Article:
Preliminary data for combinations based on PD-1/PD-L1 antagonists suggest further improvements in outcome will be observed in the near future. Also at the 2014 ASCO annual meeting, Hammers and colleagues presented the initial results of a phase 2 study evaluating two-dose combinations of nivolumab and ipilimumab (anti-cytotoxic T-lymphocyte-associated protein 4).6

In the 46 patients enrolled in the trial, the ORR was 45%, and 65% of all patients remained progression-free at 24 weeks. The addition of ipilimumab to nivolumab increased the rate and severity of immune-related AEs but the toxicities were manageable and reversible. A randomized phase 3 trial of the ipilimumab/nivolumab combination versus sunitinib is planned. In another study that was also presented at the 2014 ASCO meeting, Amin and colleagues presented the first data from a trial combining nivolumab with either sunitinib or pazopanib.7

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The ORR of 52% and 45% in the sunitinib and pazopanib cohorts, respectively, exceeded the expected activity of either agent in this population, where many patients had progressed on a prior VEGF receptor inhibitor. Combinations of MPDL3280A with bevacizumab have also been explored in metastatic renal cancer, and a large randomized phase 2 trial studying MPDL3280 in combination with bevacizumab compared with MPDL3280A alone compared with sunitinib is currently accruing previously untreated patients.

Immune therapies hold substantial promise to improve therapeutic options for patients with metastatic renal cancer. Other immune checkpoint inhibitors (eg, anti-B7-H4), combinations of two or more immune checkpoint inhibitors (eg, anti-PD1 or anti-PD-L1 with anti-LAG3 or anti-TIM3), combinations of immune checkpoint inhibitors with costimulatory agonists (eg, anti-PD1 or anti-PD-L1 with either anti-CD27, anti-OX40, or anti-CD137), and combinations of immune checkpoint inhibitors with cytokines (eg, IL-2 or interferon) merit development in advanced renal cancer.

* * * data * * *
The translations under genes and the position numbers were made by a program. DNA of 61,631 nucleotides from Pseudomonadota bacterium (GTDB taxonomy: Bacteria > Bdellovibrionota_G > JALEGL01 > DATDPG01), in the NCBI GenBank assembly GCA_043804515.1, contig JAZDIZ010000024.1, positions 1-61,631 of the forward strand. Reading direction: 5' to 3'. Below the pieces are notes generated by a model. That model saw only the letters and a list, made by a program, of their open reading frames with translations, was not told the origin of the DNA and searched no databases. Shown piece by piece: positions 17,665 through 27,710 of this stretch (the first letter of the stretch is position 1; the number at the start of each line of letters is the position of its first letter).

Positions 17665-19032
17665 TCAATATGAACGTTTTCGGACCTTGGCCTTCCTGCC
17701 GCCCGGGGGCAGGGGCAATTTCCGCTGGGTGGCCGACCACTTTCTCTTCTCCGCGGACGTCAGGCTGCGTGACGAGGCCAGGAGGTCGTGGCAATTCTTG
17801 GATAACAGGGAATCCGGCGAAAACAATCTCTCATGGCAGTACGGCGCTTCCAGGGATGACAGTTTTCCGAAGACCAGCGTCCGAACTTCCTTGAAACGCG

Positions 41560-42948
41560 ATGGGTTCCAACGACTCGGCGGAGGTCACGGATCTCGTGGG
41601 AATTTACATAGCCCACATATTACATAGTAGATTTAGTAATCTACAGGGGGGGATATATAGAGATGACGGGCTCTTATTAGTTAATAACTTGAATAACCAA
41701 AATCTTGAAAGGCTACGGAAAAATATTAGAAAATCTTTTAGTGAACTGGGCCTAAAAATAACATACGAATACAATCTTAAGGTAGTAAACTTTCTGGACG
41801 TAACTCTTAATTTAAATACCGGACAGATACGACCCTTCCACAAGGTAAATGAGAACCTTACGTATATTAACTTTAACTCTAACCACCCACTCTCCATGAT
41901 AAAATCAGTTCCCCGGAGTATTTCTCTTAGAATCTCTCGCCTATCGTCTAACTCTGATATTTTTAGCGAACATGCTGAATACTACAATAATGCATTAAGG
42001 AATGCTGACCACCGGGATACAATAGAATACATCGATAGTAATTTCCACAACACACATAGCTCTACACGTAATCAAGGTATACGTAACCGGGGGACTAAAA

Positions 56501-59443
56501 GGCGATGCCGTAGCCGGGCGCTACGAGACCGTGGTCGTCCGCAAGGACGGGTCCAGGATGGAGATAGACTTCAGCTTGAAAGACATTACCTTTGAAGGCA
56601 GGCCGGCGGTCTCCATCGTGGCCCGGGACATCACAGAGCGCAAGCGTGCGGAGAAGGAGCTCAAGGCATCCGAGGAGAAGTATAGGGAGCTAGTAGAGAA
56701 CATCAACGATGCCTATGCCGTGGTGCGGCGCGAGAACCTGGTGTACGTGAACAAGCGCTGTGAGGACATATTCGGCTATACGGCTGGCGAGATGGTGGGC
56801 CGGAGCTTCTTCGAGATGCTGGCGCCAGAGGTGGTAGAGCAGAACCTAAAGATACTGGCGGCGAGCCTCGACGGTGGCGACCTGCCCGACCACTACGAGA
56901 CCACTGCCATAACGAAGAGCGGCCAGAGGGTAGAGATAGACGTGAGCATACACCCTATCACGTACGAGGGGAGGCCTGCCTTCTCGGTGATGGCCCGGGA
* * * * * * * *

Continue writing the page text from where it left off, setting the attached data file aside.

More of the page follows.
We observed an outstanding response in patients with non-clear cell metastatic renal cancer treated with anti-PD-L1 and further study in the latter subpopulations of metastatic renal cancer is also warranted.


  1. Fyfe GA, Fisher RI, Rosenberg SA, et al. Long-term response data for 255 patients with metastatic renal cell carcinoma treated with high-dose recombinant interleukin-2 therapy. J Clin Oncol. 1996;14:2410-2411.
  2. Drake CG, McDermott DF, Sznol M, et al. Survival, safety, and response duration results of nivolumab (Anti-PD-1; BMS-936558; ONO-4538) in a phase I trial in patients with previously treated metastatic renal cell carcinoma (mRCC): Long-term patient follow-up. J Clin Oncol. 2013;31(suppl): Abstract 4514.
  3. Topalian SL, Hodi FS, Brahmer JR, et al. Safety, activity, and immune correlates of anti-PD-1 antibody in cancer. N Engl J Med. 2012;366:2443-2454.
  4. Herbst RS, Gordon MS, Fine GD, et al. A study of MPDL3280A, an engineered PD-L1 antibody in patients with locally advanced or metastatic tumors. J Clin Oncol. 2013;31(suppl): Abstract 3000.
  5. Motzer RJ, Rini BI, McDermott DF, et al. Nivolumab for metastatic renal cell carcinoma (mRCC): Results of a randomized, dose-ranging phase II trial. J Clin Oncol. 2014;32(suppl):5s. Abstract 5009.
  6. Hammers HJ, Plimack ER, Infante JR, et al. Phase I study of nivolumab in combination with ipilimumab in metastatic renal cell carcinoma (mRCC). J Clin Oncol. 2014;32:(suppl):5s. Abstract 4504.
  7. Amin A, Plimack ER, Infante JR, et al. Nivolumab (anti-PD-1; BMS-936558, ONO-4538) in combination with sunitinib or pazopanib in patients (pts) with metastatic renal cell carcinoma (mRCC). J Clin Oncol. 2014;32(suppl):5s. Abstract 5010.

Mario Sznol is Professor of Medicine and Clinical Research Program Leader of the Melanoma Program at the Yale Cancer Center in New Haven, CT, and a member of the Cancer Therapy Advisory Board.